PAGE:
ROGER FEDERER: Yeah, I mean, I’m more disappointed for the fans, his fans, and the tournament, you know, who puts up a great event. It’s not necessarily dependent of an event like this, on the one player, but it’s more exciting with him. For us, the players, I mean, we hope he gets well and he feels better quickly and all these things and he’s back on tour soon. But at the same time, I think what stands out is the opportunity, you know, to try to take advantage of him, the fact that he’s not here. It’s one less really difficult player to beat maybe. I mean, maybe he was not going to be in my section. Maybe I wouldn’t have played him at all, like I have never played him here in the last ten years anyways. I mean, it’s just that the focus is more on you or other players rather than him. Yeah, we, the players, don’t wish injuries to anyone, you know. So you just hope he recovers quickly.

Q. You have had a pretty much injury-free career. Not the same for Rafa Nadal. Do you see any reason why he has so many injuries in his year?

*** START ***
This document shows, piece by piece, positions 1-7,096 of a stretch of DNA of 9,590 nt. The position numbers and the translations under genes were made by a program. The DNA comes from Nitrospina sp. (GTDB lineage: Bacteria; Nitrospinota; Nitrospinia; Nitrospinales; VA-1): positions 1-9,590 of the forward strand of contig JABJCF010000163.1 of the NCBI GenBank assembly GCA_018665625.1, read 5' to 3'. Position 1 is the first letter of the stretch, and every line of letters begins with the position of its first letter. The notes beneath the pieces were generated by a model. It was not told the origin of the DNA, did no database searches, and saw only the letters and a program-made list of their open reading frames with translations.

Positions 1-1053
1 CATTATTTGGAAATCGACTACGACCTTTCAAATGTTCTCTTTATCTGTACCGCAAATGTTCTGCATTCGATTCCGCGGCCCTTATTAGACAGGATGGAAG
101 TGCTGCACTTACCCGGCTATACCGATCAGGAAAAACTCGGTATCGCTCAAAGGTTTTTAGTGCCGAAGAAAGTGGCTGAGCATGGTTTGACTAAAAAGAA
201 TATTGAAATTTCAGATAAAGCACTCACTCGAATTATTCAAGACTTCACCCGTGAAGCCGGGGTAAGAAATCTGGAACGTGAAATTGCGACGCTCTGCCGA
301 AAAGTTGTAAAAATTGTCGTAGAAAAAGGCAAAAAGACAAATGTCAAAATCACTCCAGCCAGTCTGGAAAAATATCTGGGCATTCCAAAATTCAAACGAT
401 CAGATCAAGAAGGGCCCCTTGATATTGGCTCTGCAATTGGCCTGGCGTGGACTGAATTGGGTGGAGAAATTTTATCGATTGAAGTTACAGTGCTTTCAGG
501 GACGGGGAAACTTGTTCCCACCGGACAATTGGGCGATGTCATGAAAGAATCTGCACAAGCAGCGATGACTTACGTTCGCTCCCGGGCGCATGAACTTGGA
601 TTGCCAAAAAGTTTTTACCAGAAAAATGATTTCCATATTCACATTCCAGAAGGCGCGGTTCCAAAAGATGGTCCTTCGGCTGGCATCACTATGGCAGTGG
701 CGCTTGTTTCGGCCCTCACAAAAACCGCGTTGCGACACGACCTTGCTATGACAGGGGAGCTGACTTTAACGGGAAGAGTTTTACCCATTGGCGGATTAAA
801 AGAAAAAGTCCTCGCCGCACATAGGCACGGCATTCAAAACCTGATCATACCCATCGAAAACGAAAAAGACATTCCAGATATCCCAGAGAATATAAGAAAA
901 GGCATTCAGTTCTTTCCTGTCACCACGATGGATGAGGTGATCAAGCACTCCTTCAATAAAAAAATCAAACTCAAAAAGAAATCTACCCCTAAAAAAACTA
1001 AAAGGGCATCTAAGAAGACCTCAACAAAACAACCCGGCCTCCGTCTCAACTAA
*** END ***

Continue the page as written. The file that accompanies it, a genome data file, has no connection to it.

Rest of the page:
ROGER FEDERER: I mean, I can’t talk for him. I don’t know what he really does in terms of his fitness, in terms of his training when he’s home in Mallorca, how much he trains, how little he trains. It’s all, I’d say 50%, you know, next to the schedule what you play and how you play. So I feel like I have managed my career well in the sense that I believe in rest in a huge way. Whenever I get a chance to rest, I do. Whenever I can go on vacation, I do. I don’t want to keep on playing all the time and feel like I’m always doing something, because I think the body and mind, they need time to heal. Especially if you have inflammations and so forth. I’d rather skip a tournament here and there rather than missing three or six months, which has never happened to me. That served me well. So I can’t really comment on what Rafa did or is doing. I mean, everybody does it very differently. But clearly playing styles I’m sure has somewhat of an impact, I would think.